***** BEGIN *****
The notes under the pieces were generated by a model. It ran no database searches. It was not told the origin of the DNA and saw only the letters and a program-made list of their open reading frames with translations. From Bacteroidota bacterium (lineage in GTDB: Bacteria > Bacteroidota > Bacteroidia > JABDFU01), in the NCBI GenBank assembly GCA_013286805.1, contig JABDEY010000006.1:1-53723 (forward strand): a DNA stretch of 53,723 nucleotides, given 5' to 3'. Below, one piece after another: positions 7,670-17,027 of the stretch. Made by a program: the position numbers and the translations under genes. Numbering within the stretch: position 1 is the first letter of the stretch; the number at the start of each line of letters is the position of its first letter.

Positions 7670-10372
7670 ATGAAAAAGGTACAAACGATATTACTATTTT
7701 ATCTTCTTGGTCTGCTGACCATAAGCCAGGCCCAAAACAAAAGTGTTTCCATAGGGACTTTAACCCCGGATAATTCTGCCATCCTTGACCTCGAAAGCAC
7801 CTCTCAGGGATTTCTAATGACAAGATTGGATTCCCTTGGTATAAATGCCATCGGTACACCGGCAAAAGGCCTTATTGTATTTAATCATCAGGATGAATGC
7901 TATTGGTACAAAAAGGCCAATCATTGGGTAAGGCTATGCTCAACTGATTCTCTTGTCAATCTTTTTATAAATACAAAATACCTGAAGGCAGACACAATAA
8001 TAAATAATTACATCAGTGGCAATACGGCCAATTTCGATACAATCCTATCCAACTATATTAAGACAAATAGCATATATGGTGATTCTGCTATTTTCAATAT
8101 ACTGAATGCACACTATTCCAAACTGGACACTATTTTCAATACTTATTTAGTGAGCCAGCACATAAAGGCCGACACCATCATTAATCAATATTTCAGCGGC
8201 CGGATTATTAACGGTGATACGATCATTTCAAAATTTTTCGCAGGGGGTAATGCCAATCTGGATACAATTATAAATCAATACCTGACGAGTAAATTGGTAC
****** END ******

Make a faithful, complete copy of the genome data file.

The notes under the pieces were generated by a model. It ran no database searches. It was not told the origin of the DNA and saw only the letters and a program-made list of their open reading frames with translations. From Bacteroidota bacterium (lineage in GTDB: Bacteria > Bacteroidota > Bacteroidia > JABDFU01), in the NCBI GenBank assembly GCA_013286805.1, contig JABDEY010000006.1:1-53723 (forward strand): a DNA stretch of 53,723 nucleotides, given 5' to 3'. Below, one piece after another: positions 7,670-17,027 of the stretch. Made by a program: the position numbers and the translations under genes. Numbering within the stretch: position 1 is the first letter of the stretch; the number at the start of each line of letters is the position of its first letter.

Positions 7670-10372
7670 ATGAAAAAGGTACAAACGATATTACTATTTT
7701 ATCTTCTTGGTCTGCTGACCATAAGCCAGGCCCAAAACAAAAGTGTTTCCATAGGGACTTTAACCCCGGATAATTCTGCCATCCTTGACCTCGAAAGCAC
7801 CTCTCAGGGATTTCTAATGACAAGATTGGATTCCCTTGGTATAAATGCCATCGGTACACCGGCAAAAGGCCTTATTGTATTTAATCATCAGGATGAATGC
7901 TATTGGTACAAAAAGGCCAATCATTGGGTAAGGCTATGCTCAACTGATTCTCTTGTCAATCTTTTTATAAATACAAAATACCTGAAGGCAGACACAATAA
8001 TAAATAATTACATCAGTGGCAATACGGCCAATTTCGATACAATCCTATCCAACTATATTAAGACAAATAGCATATATGGTGATTCTGCTATTTTCAATAT
8101 ACTGAATGCACACTATTCCAAACTGGACACTATTTTCAATACTTATTTAGTGAGCCAGCACATAAAGGCCGACACCATCATTAATCAATATTTCAGCGGC
8201 CGGATTATTAACGGTGATACGATCATTTCAAAATTTTTCGCAGGGGGTAATGCCAATCTGGATACAATTATAAATCAATACCTGACGAGTAAATTGGTAC